The Lists.

The individual tribes having been treated under their respective captions, it is proposed to discuss in the present article the theories concerning the nature, number, and origin of the tribes of Israel. The uncritical or precritical theory accepts as data of personal histories the Biblical accounts of the Patriarchs' lives. Accordingly, the tribes are regarded as having been formed in the main by the natural increase of the offspring of Jacob. The descendants of each of his sons are believed to have held together and thus constituted a social entity, though foreign wives and slaves were at times admitted and their offspring absorbed. The difficulties which have led to the rejection of this theory by most Biblical scholars are of a twofold nature. In the first place, such natural origin could by no means account for the numbers given in the Biblical books as the census of the various tribes. Anthropology furnishes no other example of a nation having arisen by natural descent from one ancestral family. In the second place, the study and comparison of the various (and only in one instance perfectly concordant) lists of the tribes, as preserved in the Biblical records, suggest that considerations other than the fact of common descent underlie the different groupings and discordant order of these tribal tables, and the common origin is thus shown to be only theoretical. The tribes are arranged in twenty different orders, only one of which (Num. ii., vii., x. 14-29) recurs.

Various principles are readily detected to be worked out in the tables. (1) A certain number of tribal lists (e.g., those in Gen. xxix.-xxxv., xlvi., xlix.; Ex. i.; Num. i., ii., vii., x., xiii., xxvi.; I Chron. ii., xxvii.) trace descent from Jacob, but through his various wives and concubines, grouping those always together that have a common mother, thus: (a) tribes of Leah: Reuben, Simeon, Levi, Judah, Issachar, Zebulun; (b) tribes of Zilpah (Leah's slave): Gad, Asher; (c) tribes of Rachel: Joseph, Benjamin; (d) tribes of Bilhah (Rachel's slave): Dan and Naphtali. (2) Other lists are arranged according to geographical position (Num. xxxiv.; Deut. xxxiii.; Josh. xiii.; Judges v.; I Chron. ii. 3-viii.). (3) Tradition concerning both affinity and geographical position (Deut. xxvii.). But even here the relative importance of the tribes decides whether they are to receive a blessing or a curse. Ezekiel's list (Ezek. xlviii.) reflects the prophet's ideal conceptions. It is thus plain that the records do not give simple and indubitable facts, but disclose certain theories and reflect certain post-patriarchal conditions.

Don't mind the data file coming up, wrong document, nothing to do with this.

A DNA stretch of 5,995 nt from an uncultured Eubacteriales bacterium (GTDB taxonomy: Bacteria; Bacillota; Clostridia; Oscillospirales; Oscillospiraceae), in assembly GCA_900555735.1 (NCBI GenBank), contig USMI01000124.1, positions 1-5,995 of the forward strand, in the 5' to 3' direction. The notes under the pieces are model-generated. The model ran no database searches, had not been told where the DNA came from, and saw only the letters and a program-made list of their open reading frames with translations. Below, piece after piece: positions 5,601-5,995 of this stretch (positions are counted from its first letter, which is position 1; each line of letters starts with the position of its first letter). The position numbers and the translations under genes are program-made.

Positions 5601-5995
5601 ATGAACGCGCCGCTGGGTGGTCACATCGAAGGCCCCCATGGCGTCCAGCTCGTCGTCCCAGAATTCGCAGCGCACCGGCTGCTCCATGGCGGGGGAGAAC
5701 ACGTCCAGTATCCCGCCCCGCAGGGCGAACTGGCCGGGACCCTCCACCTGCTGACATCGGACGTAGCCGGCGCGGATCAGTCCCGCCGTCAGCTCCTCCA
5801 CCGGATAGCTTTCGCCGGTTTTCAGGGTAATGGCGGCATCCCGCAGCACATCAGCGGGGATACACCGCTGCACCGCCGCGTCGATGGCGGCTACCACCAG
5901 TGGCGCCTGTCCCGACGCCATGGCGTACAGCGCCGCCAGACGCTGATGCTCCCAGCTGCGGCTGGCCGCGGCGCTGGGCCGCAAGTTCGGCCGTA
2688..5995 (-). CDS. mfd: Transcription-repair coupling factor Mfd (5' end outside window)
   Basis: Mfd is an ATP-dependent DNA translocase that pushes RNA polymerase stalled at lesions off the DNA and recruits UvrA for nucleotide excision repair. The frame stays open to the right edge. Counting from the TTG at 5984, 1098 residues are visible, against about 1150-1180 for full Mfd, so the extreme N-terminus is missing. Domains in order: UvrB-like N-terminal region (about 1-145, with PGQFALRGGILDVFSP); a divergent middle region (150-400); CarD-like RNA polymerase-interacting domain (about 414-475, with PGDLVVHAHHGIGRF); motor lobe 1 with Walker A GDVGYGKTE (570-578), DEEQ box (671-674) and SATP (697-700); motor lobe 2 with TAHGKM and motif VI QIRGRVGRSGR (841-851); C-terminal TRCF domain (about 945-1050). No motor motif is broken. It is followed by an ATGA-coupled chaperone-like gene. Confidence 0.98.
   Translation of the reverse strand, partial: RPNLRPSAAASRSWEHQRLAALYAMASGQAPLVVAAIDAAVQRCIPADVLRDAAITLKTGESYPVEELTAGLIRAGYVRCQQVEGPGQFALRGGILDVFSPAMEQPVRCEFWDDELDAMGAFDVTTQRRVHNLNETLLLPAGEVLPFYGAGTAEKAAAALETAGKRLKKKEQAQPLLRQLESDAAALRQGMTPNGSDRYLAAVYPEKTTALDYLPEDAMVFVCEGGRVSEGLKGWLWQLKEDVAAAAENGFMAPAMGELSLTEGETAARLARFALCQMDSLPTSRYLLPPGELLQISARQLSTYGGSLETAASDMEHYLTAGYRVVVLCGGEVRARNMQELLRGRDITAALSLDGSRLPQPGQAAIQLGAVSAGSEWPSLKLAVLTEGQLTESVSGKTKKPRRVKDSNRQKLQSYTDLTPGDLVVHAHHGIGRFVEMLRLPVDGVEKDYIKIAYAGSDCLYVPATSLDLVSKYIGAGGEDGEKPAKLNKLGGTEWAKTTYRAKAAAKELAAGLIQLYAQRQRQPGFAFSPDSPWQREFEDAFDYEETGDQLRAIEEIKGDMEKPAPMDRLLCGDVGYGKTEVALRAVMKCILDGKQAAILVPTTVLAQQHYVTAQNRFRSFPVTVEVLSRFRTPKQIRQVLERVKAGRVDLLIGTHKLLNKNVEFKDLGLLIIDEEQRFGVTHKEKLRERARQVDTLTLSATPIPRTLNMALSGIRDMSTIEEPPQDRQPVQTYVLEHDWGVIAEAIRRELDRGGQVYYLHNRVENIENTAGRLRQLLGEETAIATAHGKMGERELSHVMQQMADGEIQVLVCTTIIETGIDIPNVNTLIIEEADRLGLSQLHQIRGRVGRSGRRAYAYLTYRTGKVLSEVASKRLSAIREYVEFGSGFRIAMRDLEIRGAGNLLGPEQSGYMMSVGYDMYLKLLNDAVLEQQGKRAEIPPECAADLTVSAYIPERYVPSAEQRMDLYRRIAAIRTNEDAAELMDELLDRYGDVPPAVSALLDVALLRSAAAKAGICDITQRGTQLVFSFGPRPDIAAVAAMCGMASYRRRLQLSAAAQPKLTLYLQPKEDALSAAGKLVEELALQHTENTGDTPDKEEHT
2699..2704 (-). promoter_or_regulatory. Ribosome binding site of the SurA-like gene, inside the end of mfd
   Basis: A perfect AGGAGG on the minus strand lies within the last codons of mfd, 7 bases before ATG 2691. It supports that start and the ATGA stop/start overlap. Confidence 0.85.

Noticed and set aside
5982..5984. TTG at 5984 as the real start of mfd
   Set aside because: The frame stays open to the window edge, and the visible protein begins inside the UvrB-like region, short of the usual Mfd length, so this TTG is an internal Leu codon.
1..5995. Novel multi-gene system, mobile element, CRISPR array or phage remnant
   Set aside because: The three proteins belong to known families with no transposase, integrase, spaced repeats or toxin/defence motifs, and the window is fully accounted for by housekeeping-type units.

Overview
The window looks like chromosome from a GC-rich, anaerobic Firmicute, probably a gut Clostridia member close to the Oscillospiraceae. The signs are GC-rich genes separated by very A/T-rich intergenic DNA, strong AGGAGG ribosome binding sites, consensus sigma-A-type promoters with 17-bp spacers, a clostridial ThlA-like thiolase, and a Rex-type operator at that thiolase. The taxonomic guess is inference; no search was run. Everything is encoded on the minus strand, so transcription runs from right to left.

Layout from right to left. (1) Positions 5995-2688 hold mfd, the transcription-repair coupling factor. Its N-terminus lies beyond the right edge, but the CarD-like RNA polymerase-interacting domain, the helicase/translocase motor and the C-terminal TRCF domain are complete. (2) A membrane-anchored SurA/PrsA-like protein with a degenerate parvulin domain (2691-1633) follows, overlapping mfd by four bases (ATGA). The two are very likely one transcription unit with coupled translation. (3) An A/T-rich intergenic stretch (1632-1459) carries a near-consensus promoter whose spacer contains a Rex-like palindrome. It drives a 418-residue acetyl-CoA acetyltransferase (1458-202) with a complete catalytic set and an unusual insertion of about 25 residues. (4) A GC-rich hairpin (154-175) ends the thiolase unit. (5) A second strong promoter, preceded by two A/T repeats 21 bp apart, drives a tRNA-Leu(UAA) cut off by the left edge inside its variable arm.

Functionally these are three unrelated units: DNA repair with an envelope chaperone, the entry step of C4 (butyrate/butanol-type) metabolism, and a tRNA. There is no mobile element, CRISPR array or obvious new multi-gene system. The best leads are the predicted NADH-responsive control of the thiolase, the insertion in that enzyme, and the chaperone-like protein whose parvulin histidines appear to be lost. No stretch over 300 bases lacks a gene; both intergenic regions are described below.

As anthropology presents no warrant for assuming that nations are formed through natural descent from one ancestor, so the process of a tribe's origin must be the reverse of that underlying the presentation of Biblical patriarchal tradition. Tribes result from combinations of various septs or clans. The tribe (Hebr. "maṭṭeh" or "shebeṭ") was a confederation of "mishpaḥot" (R. V. "families") and septs; and these again were composed of various households ("battim" or "batte abot"). Community of worship is the characteristic and constitutive element of this ascending and enlarging order of tribal society (comp. I Sam. xx. 6). The names of the tribes probably represent, therefore, former eponymous deities whose "sons"—even in a physical sense—the members of the tribe felt themselves to be. The tribal denominations therefore do not represent historical and personal progenitors, but mythical figures, former divinities, or heroes.

Modern View.

This is the theory now held by most of the modern scholars, modified by the recognition that many of the subclans' names point to localities—the numen of the place being believed to be the father of the inhabitants. This fact suggests a similar original meaning of the names of some of Jacob's sons (e.g., Asher, Benjamin [the southern]); and it is evident that in the patriarchal cycles later history is projected into earlier centuries, so that tribal rankings as expressed in patriarchal family events correspond to subsequent historical relations. For example, Joseph and Judah typify two distinct lines of descent, Judah in all likelihood being a non-Israelitish mixed tribe. In the quarrels of Leah and Rachel are mirrored the struggles for the hegemony waged by these two sets of tribes.